Hymn lxxxii. "Benefits of Christ's Resurrection to sinners. "Rom. iv. 25. "For Easter Day. "Jesus Christ is ris'n to day; Now he gains triumphant sway; Who so lately on the cross Suffer'd to redeem our loss. Hallelujah. "Hymns of praises let us sing, Hymns to Christ our heav'nly King, Who endur'd both cross and grave, Sinners to redeem and save. Hallelujah. "But the pains, which he endur'd, Our salvation have procur'd; Now He reigns above the sky, Where the angels ever cry Hallelujah."The next form is that which was given to it in the Supplement to Tate & Brady. This was added to the Supplement about 1816. This text is:—
”Jesus Christ is risen to-day, Our triumphant holy day; Who did once, upon the cross, Suffer to redeem our loss. Hallelujah, "Hymns of praise then let us sing Unto Christ our heavenly King: Who endur'd the cross and grave, Sinners to redeem and save. Hallelujah. “But the pains which He endur'd Our salvation hath procur'd: Now above the sky He's King, Where the angels ever sing. Hallelujah."To this has been added by an unknown hand the following doxology:—
"Now be God the Father prais'd, With the Son from death uprais'd, And the Spirit, ever blest; One true God, by all confest. Hallelujah."This doxology, from Schaff’s Christ in Song, 1870, p. 198, is in the Hymnal Companion and one or two other collections. Another doxology is sometimes given, as in Lord Selborne's Book of Praise, 1862, Taring's Collection, 1882, and others, as follows:—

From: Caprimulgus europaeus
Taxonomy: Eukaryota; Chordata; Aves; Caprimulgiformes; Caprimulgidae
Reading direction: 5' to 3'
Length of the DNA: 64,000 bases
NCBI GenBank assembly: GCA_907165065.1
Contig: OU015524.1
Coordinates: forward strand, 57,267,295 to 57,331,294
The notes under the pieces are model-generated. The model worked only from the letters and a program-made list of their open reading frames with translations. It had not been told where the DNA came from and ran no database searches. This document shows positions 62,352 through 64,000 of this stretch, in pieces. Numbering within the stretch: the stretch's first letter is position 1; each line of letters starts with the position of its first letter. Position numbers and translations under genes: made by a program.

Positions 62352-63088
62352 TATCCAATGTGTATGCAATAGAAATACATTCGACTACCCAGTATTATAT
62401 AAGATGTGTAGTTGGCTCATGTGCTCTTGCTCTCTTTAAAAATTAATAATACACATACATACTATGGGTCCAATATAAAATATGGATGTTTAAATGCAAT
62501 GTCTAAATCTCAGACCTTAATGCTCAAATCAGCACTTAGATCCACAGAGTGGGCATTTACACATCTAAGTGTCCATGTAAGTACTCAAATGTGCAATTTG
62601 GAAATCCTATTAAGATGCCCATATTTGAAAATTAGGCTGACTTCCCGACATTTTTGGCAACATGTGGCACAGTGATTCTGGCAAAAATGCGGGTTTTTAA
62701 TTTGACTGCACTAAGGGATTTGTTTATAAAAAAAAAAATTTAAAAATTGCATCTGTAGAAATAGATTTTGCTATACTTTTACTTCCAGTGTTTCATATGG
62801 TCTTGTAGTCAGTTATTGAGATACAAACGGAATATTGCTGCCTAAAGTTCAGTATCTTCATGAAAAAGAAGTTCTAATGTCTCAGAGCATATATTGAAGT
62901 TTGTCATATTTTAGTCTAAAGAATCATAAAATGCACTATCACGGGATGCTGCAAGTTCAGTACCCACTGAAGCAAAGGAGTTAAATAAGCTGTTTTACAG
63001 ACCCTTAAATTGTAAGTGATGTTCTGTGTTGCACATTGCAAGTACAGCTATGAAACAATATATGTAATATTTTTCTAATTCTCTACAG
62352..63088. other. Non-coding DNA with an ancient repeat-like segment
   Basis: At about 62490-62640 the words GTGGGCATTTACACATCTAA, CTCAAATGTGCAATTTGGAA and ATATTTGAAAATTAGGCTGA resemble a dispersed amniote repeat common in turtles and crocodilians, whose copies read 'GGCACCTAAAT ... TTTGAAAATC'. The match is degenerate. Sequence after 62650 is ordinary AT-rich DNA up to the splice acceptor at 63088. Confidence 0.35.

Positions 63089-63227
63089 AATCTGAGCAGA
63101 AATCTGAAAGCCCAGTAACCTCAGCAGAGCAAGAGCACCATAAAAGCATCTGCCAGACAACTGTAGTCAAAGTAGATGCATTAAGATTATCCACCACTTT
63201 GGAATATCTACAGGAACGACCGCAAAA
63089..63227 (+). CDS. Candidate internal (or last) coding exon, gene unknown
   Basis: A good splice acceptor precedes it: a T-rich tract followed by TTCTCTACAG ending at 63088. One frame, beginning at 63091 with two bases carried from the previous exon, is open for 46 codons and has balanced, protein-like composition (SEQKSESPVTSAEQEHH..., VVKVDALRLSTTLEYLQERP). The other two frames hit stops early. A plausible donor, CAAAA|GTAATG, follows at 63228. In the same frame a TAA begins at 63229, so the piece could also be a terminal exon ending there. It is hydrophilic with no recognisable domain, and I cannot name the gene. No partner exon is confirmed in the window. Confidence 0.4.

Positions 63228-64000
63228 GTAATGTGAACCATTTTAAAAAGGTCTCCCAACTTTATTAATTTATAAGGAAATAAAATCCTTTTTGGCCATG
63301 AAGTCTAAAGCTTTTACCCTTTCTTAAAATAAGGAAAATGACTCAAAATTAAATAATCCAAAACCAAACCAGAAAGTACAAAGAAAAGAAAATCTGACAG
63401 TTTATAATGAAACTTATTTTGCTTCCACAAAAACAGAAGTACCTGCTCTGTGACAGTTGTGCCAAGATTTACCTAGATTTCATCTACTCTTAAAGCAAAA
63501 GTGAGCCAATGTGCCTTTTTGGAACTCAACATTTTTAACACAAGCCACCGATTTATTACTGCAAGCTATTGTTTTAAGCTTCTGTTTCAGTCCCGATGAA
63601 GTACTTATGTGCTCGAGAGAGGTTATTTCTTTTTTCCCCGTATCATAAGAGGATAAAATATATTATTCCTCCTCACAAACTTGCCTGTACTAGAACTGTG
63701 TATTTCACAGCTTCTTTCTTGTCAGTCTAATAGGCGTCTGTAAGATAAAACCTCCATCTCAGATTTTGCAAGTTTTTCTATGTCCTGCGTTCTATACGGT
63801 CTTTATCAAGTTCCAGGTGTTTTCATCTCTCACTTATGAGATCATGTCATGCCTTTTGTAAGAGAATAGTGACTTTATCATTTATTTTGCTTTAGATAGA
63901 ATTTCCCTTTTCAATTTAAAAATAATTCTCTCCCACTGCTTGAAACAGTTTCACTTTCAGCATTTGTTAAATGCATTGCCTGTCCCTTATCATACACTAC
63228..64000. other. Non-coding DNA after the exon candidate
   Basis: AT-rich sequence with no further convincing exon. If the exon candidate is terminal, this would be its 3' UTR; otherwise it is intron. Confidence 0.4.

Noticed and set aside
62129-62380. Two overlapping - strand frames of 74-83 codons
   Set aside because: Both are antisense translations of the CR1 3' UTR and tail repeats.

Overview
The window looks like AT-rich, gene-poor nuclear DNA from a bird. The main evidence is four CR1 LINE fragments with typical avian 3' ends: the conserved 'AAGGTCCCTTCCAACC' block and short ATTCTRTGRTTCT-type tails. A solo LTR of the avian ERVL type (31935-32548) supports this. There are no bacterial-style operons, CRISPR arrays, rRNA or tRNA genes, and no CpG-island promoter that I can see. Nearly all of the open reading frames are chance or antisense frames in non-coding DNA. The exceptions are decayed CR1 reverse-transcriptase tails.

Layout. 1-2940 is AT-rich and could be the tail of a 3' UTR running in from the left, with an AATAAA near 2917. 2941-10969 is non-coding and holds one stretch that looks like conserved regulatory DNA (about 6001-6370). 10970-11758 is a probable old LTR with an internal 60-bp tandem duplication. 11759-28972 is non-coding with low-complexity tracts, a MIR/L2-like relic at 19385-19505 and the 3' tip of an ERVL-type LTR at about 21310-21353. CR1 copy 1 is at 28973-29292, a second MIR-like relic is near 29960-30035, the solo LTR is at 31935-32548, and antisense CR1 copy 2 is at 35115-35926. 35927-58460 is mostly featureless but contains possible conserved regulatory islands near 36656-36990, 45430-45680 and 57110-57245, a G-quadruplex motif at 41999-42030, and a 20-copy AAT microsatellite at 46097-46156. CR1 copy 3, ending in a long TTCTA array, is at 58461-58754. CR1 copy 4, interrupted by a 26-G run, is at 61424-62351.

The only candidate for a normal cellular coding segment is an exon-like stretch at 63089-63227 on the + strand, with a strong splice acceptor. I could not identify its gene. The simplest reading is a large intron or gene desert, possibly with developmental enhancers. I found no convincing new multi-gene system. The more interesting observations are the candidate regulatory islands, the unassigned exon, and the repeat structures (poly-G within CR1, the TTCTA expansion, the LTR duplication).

"Sing we to our God above—Hallelujah! Praise eternal as His love; Hallelujah! Praise Him all ye heavenly host, Hallelujah! Father, Son, and Holy Ghost. Hallelujah! "This is by C. Wesley. It appeared in the Wesley Hymns & Sacred Poems, 1740, p. 100; again in Gloria Patri, &c, or Hymns to the Trinity, 1746, and again in the Poetical Works, 1868-72, vol. iii. p. 345. The above text from Tate and Brady's Supplement, cir. 1816, is that adopted by the leading hymn-books in all English-speaking countries, with in some cases the anonymous doxology, and in others with that by C. Wesley. It must be noted that this hymn sometimes begins:— “Christ the Lord, is risen to day Our triumphant holy day." This must be distinguished from:— "Christ the Lord, is risen to-day, Sons of men and angels say," by C. Wesley (p. 226, i.); and, "Christ the Lord, is risen to-day, Christians, haste your vows to pay:" a translation of "Victimae Paschali” (q. v.), by Miss Leeson; and, “Christ the Lord, is risen to-day, He is risen indeed:" by Mrs. Van Alstyne (q. v.). Another arrangement of "Jesus Christ is risen to-day " is given in T. Darling's Hymns, &c, 1887. This text is stanza i., ii., Tate & Brady Supplement, with a return in stanza i. lines 3, to the older reading; and stanzas iii., iv. by Mr. Darling. It may not be out of place to add, with reference to this hymn, that the tune to which it is set in Arnold, and to which it is still sung, is that published with it in Lyra Davidica. The tune is also anonymous, and was probably composed for the hymn. The ascription of it by some to Henry Carey is destitute of any foundation whatever, while Dr. Worgan, to whom it has been assigned by others, was not born until after the publication of Lyra Davidica. [George Arthur Crawford, M.A.] --John Julian, Dictionary of Hymnology (1907)